Adnan Siddiqui lashes out at Indian fan's pro-Israel comment

Adnan Siddiqui lashes out at Indian fan's pro-Israel comment

In a fiery outburst, he called Zionists today a "spitting image" of Nazis, accusing the UN and Muslim countries of inaction.
18 May, 2021

Adnan Siddiqui, one of Pakistan's biggest stars, took to social media in a truly fiery outburst recently as he expressed his outrage and disappointment at Israel's violence and human rights violations, calling out world authorities for not doing anything. When an Indian fan shared his pro-Israel sentiments in the comments, Siddiqui fired back unforgivingly.

Uploading a video of a distraught 10-year-old Palestinian girl standing in the rubble of a target of Israel's indiscriminately fired missiles, the actor shared his sheer dismay at the Palestinian reality. In the video, the young girls is seen in shambles, tears running down her face, as she helplessly repeats the phrases "I'm a kid," and "I don't even know what to do," and "I'm just 10."

The video is a truly gut-wrenching insight into the terror-ridden life of Palestinians.

"Something died in me when she sad this," admitted Siddiqui. Saying her eyes say it all, the actor noted her sheer helplessness, saying he understands why she wants to become a doctor. "That is the only way she sees to help her people," he said.

The girl mentioned how she was taught by her parents that she's hated because she's Muslim, that the aggressors thinks she deserves to die for the religion she was born into. This didn't sit right with Siddiqui either. "Imagine living in a world where the scales are always tipped against you," he said.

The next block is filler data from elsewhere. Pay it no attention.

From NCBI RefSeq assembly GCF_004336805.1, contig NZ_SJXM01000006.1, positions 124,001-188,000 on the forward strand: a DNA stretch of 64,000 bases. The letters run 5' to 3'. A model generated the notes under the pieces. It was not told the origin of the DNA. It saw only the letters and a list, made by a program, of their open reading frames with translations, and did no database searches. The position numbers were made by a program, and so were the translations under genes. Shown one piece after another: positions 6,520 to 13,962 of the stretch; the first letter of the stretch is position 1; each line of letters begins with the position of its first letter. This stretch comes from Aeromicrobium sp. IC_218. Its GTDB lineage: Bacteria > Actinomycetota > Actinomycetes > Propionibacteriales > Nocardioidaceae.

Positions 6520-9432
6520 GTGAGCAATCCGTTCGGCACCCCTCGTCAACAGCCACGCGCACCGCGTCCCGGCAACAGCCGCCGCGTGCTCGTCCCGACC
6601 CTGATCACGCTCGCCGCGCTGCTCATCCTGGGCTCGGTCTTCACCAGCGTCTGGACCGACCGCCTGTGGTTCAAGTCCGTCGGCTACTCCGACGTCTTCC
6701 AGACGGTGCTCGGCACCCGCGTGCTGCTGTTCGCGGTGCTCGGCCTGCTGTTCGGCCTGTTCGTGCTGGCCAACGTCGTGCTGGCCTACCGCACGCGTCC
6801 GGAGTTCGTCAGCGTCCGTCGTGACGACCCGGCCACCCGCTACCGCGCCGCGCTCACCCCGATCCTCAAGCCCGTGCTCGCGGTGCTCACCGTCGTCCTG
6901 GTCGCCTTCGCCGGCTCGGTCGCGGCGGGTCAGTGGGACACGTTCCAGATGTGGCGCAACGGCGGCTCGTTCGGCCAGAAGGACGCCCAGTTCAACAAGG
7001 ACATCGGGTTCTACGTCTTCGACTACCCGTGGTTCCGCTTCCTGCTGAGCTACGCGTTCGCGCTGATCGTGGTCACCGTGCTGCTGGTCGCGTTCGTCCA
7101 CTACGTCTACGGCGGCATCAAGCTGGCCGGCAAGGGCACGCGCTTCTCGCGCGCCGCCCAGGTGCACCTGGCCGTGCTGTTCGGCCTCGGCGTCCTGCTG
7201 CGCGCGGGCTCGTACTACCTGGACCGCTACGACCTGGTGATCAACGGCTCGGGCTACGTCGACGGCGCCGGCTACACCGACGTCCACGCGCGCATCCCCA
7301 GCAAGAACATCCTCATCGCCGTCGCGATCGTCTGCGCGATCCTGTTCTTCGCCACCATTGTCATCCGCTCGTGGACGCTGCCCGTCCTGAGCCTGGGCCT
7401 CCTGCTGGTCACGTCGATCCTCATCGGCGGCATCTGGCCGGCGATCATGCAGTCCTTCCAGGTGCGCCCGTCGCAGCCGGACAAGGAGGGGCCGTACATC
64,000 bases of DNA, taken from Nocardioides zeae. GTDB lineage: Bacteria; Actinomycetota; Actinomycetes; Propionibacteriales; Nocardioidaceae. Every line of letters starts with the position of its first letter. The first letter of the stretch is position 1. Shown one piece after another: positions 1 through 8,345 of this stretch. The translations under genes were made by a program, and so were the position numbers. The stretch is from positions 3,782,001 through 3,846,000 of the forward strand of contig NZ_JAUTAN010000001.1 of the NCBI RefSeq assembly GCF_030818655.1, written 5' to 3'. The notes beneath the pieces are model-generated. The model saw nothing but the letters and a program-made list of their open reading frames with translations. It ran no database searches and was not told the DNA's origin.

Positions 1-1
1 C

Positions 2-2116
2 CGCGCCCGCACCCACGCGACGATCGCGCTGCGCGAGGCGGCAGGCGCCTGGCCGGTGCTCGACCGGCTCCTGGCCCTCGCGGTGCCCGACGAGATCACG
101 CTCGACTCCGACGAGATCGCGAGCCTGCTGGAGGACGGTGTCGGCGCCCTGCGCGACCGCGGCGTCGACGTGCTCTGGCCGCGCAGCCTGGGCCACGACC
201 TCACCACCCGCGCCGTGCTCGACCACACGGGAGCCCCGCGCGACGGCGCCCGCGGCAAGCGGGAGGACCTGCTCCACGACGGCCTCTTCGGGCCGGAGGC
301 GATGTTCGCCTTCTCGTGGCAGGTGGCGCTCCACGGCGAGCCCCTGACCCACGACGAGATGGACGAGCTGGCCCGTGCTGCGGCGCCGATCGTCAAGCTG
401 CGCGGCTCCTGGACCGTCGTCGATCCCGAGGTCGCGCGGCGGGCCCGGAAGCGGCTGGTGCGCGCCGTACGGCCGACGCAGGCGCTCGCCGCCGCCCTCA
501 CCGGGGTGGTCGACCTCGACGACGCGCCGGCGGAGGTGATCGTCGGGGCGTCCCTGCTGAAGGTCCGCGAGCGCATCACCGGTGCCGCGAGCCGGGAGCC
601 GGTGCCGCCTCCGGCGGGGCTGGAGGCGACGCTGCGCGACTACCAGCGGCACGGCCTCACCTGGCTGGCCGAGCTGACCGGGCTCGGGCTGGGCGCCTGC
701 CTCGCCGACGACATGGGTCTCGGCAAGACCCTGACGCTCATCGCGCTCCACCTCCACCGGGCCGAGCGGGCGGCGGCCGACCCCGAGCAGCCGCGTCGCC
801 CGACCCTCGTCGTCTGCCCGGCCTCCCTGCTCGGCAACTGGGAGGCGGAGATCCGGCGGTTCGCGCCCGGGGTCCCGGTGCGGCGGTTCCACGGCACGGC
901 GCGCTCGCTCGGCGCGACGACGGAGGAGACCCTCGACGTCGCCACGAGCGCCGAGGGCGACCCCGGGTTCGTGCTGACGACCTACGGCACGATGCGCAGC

"You are made increasingly aware of that, day after day, till you die, maybe to a bomb attack or shot by a sniper."

Calling the happenings "full blown tyranny", the Meray Paas Tum Ho star said no child should be made collateral damage in manmade acts of cruelty.

He called out the UN and Muslim countries of the world for their silence and inaction, begging the question, "Why this apathy by the world?"

"Are business interests and diplomacy more important than the future of these kids? You don't need to be a parent to feel their pain, you just have to be a human being," he added.

Criticising the Israeli state for its crimes against humanity, he said he wanted to tell the Zionists today that "they are today the spitting image of people they despised the most: the Nazis."

Soon after the post went up, one of Siddiqui's several fans from across the border popped into a comment section with a especially distasteful take. The comment was deleted by the user before we were able to read it but from their later comment it is apparent that the comment was in favour of Israel. Several Indians have expressed support for Israel on social media. Even in the follow up comment, the user pledged his support for the Zionist state.

Siddiqui had a harshly worded response to the original comment and made sure his feelings were heard fully.

He brought into question the user's view of humanity, calling it opaque and lopsided, using the same words for their knowledge of Israel's cruelty. That, Siddiqui believes, explains why the support for oppression comes so easy for them.

"The suffering of mankind is collective," he established. Using it to justify why he stands with both Palestinians suffering at the hands of Israel, and Indians suffering at the hands of the novel coronavirus. He stands for humanity.

The user then felt a response was in order, and after deleting his original comment, he issued a new one.

It didn't get much better.

He explained why he deleted the comment, saying its because he misidentified Siddiqui as Pakistani-born Indian musician Adnan Sami.

"You have all the right to support Palestine, and we Indians will always stand with Israel," the user reiterated his unmistakable position, reducing the conversation to a difference in opinion. Admitting that he's a fan of Siddiqui's work, having followed his dramas, but maintained he has his own reasons to side with the destructive ideology, and oppressive state.

Cue massive sigh.

In a world where hate, prejudice and violence can find justification, there is little room left to navigate our joint humanity. We are glad Siddiqui met the genocide-justifying-hate-monger with a befitting reply and wish for the day when standing with and for humanity won't need any explanation.